A transformer, a piece of equipment once alien to a community that had been left out of the government’s electrification program, awaits installation in Barangay Cabatuhan in Labo, CamNorte. The community is accessible only through a 12-kilometer dirt road. – Photo courtesty of JONAS CABILES SOLTES/INQUIRER
By JONAS CABILES SOLTES
LABO, Camarines Norte:The absence of electricity in Sitio Patag of Barangay Cabatuhan of this town had deprived residents of what other townsfolk only kilometers away considered as part of their daily lives: Televisions, refrigerators and computers.
So when power supply finally came to the village of 78 households on Nov 16, the first thing that came to 47-year-old Mercedita Nemi’s mind is to sell the family’s two carabao to buy a TV set and refrigerator.
Her neighbors thought of the same thing. TV sets and refrigerators were on top of the list of things they wanted to buy.
Nemi said the village had been without electricity since the 1960s. People had to be home and stay indoors when darkness fell “for fear of people who did bad things at night.”
“I was very scared to go out,” Nemi said.
Patag is 12 km from the national highway but 45 km from the town proper of Labo and 70 km from Daet, the capital town of Camarines Norte.
Having no electricity also meant no additional source of income for the villagers.
“I long wanted to sell food but I cannot do it without a refrigerator,” said Nemi, who is now her family’s lone breadwinner after her husband had fallen ill.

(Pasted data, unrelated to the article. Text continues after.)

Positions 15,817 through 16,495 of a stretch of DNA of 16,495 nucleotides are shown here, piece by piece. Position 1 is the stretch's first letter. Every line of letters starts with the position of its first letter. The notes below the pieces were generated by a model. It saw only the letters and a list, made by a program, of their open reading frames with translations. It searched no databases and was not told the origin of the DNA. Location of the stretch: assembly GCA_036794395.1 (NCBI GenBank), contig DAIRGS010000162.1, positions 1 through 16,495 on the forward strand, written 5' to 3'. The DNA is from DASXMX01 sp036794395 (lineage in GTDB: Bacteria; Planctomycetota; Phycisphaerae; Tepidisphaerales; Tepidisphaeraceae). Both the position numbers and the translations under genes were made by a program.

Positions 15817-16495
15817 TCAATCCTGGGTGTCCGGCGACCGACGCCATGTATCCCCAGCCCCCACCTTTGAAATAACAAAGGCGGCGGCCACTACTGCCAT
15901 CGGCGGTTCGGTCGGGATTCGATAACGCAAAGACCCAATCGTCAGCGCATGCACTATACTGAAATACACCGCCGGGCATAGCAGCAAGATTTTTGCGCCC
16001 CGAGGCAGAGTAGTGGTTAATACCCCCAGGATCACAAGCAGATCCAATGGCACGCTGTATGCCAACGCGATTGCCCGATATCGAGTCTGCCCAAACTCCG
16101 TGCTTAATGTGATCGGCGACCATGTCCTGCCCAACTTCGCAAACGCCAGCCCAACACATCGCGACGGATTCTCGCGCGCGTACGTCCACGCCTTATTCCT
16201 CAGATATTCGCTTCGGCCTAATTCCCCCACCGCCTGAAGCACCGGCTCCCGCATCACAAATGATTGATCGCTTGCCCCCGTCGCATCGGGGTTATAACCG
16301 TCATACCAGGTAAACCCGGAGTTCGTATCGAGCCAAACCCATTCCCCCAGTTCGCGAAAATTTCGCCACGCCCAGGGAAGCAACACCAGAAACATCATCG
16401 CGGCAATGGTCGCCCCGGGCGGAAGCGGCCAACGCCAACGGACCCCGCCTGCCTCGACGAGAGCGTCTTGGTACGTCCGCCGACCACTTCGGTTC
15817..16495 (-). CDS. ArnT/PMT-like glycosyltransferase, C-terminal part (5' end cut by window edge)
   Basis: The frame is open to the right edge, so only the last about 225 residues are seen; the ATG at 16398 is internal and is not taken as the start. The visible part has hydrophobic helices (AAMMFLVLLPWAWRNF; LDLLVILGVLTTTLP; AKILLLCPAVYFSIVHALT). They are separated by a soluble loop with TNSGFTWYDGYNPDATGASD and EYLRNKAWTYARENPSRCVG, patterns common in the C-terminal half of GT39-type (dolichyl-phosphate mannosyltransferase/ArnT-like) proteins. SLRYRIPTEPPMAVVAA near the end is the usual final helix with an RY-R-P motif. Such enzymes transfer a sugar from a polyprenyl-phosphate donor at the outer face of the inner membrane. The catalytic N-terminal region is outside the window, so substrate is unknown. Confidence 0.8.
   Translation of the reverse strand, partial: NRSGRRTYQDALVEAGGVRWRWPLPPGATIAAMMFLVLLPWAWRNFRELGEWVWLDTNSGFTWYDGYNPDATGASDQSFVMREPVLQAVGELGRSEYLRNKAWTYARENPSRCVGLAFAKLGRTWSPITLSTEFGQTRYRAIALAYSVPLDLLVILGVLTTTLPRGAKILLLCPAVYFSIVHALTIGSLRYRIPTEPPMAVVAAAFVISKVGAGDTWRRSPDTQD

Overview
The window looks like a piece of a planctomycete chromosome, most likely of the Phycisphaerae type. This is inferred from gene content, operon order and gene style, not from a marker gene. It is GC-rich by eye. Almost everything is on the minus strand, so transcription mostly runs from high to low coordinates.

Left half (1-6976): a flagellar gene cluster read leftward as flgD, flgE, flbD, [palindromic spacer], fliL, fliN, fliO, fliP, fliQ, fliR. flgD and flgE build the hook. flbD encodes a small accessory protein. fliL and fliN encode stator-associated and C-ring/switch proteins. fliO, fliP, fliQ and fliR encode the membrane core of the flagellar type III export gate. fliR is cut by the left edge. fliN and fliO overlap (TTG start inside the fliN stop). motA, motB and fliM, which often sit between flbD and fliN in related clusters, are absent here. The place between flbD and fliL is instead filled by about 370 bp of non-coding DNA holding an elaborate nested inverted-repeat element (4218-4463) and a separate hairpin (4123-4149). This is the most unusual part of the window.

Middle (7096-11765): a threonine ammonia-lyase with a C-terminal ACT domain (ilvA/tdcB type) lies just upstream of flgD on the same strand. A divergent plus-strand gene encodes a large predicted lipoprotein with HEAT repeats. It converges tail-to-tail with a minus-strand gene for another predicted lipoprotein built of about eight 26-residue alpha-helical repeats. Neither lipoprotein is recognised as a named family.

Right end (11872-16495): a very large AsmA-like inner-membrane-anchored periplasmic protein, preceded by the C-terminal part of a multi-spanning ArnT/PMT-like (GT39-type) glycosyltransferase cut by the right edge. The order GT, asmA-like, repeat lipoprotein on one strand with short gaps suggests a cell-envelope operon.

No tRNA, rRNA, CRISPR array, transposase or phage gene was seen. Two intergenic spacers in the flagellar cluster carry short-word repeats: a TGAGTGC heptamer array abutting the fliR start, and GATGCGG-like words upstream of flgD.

Farmer Gregorio Corral, 50, a father of 13 children, works in the fields during the day.
He had wanted to work on handicrafts at night to earn extra income but, without electricity, it had been impossible.
Sitio Patag is connected to the national highway by a 12-km dirt road that is muddy in the rainy season and dust-filled in the dry season.
The dirt road, which winds through cliffs and jungles, is difficult to negotiate even for contraptions called habal-habal, or motorcycles retrofitted to carry more people than they were designed for and which had become the main mode of transportation in the village.
Residents have become so used to the absence of progress in their village that they could not believe it when, in September, linemen from an electric cooperative arrived with steel posts and transformers.
“Electrification came to us as a surprise,” said Nemi.
She said in jest that, with electricity, villagers would soon be preoccupied with watching TV at night instead of producing babies.
Dante Balog, the village chief, said he hadn’t lost hope that progress would come to his community.
It came with the help of the Camarines Norte Electric Cooperative, the National Electrification Administration and the provincial government. -- Inquirer